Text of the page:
Idaho lawmakers remain hopeful they can find a viable solution to address the state's transportation funding shortfall despite multiple failed proposals. But as the session drags on, tensions are rising over what they can actually get done.
The Legislature already is two weeks past its original estimated adjournment date, and no one is ready yet to say when lawmakers will be able to pack up and go home.
Continue Reading Below
"We've got a couple of issues hanging fire, and transportation is the big one and I would even say the going-home bill," Gov. C.L. "Butch" Otter told reporters Thursday.
A governor's task force revealed the $262 million annual shortfall for road maintenance in 2010.
House leaders are advocating for an aggressive tax cut to pair with a transportation funding backfill measure. But Senate lawmakers rejected the House's three-part tax plan this week. Instead, they are in the middle of amending a much simpler bill focused solely on creating new transportation revenue.
This has resulted in a standoff between the two chambers. Lawmakers took the day off Friday to regroup.
House Majority Leader Mike Moyle, R-Star, has said the House will not send any more transportation bills, noting the ball is in the Senate's court.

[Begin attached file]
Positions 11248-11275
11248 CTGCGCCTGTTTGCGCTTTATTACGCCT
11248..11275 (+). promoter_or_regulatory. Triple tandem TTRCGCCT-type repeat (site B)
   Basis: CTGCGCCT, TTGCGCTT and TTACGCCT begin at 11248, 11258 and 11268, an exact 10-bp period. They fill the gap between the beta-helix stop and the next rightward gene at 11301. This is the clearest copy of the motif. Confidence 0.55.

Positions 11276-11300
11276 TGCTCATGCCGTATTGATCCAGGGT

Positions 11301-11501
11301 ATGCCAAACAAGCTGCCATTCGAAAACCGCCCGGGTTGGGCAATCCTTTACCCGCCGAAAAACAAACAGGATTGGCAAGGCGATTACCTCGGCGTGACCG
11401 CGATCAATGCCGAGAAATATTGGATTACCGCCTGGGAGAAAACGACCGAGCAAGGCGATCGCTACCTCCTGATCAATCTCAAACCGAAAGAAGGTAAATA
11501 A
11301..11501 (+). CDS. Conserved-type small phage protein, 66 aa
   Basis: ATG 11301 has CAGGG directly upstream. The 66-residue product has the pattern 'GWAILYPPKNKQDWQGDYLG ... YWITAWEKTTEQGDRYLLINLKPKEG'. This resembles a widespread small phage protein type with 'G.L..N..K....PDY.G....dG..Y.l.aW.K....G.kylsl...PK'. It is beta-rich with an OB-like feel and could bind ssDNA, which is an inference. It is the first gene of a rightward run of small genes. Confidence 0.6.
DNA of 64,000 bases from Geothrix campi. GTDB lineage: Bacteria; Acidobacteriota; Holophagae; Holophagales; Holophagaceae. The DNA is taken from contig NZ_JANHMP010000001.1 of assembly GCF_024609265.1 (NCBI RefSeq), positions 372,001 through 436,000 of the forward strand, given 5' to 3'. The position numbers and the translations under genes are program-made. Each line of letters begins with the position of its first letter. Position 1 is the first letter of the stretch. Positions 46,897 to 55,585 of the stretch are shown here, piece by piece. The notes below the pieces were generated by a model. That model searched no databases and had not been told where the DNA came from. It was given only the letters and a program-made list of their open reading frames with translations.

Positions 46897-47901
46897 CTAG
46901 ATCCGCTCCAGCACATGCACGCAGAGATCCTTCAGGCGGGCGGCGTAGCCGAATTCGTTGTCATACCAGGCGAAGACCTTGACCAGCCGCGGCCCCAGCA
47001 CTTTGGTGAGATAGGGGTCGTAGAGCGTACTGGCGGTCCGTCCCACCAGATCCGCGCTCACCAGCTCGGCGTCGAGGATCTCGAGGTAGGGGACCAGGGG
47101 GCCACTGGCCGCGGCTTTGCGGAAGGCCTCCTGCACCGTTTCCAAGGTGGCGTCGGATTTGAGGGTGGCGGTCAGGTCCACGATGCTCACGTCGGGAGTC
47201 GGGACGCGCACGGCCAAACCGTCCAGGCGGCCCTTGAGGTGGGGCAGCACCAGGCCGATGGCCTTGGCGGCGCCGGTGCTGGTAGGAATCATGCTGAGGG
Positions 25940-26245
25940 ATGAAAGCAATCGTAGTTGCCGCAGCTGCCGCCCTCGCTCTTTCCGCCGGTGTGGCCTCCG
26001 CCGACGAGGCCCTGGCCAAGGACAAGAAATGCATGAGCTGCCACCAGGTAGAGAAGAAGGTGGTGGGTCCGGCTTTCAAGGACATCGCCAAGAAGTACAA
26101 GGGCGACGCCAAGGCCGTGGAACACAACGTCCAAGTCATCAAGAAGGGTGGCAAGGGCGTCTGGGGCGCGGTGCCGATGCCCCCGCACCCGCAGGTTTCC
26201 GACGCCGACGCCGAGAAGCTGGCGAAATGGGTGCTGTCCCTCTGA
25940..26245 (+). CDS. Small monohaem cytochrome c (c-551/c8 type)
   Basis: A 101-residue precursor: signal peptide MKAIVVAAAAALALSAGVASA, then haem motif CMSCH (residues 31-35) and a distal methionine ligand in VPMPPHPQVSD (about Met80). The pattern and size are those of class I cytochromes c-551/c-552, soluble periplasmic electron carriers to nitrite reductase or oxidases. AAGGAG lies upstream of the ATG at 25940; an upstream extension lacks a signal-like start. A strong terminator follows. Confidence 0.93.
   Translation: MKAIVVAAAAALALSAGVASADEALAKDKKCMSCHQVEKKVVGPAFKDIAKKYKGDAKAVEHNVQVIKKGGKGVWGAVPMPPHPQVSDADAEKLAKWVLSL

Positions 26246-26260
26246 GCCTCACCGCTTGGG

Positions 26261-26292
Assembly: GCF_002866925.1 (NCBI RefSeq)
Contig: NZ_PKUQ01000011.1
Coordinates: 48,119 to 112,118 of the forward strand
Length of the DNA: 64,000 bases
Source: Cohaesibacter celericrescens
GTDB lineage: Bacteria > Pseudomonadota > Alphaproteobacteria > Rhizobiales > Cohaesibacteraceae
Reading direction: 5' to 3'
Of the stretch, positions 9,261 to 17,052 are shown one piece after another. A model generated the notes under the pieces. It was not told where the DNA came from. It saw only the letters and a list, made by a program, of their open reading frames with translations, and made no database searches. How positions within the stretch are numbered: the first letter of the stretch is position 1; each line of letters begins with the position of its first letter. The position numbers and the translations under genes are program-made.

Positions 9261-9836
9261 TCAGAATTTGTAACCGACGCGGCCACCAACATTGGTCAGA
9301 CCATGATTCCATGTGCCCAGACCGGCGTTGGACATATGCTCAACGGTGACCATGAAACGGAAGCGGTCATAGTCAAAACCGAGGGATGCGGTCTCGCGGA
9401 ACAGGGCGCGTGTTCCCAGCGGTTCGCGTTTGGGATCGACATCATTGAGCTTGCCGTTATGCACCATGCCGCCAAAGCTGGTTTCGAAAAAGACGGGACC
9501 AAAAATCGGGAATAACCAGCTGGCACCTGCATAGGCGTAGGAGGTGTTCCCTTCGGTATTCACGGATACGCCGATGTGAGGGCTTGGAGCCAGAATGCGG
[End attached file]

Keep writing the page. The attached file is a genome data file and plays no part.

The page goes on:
Senate President Pro Tem Brent Hill, R-Rexburg, countered that while everyone agrees Idaho needs more transportation money, pairing that with a massive tax cut might be unpalatable in the Senate.
Meanwhile, with lawmakers staying in Boise for perhaps one more week, the Legislature will have enough time to override a possible veto on the contentious bill to repeal lucrative slot-like machines in Idaho, known as instant horse racing terminals.
Lawmakers passed the repeal bill this month with a two-thirds majority — required to override a governor's veto.
Otter says he has until 5:45 p.m. Saturday to make a decision on the measure. As of Friday afternoon, he was still meeting with stakeholders on both sides of the issue.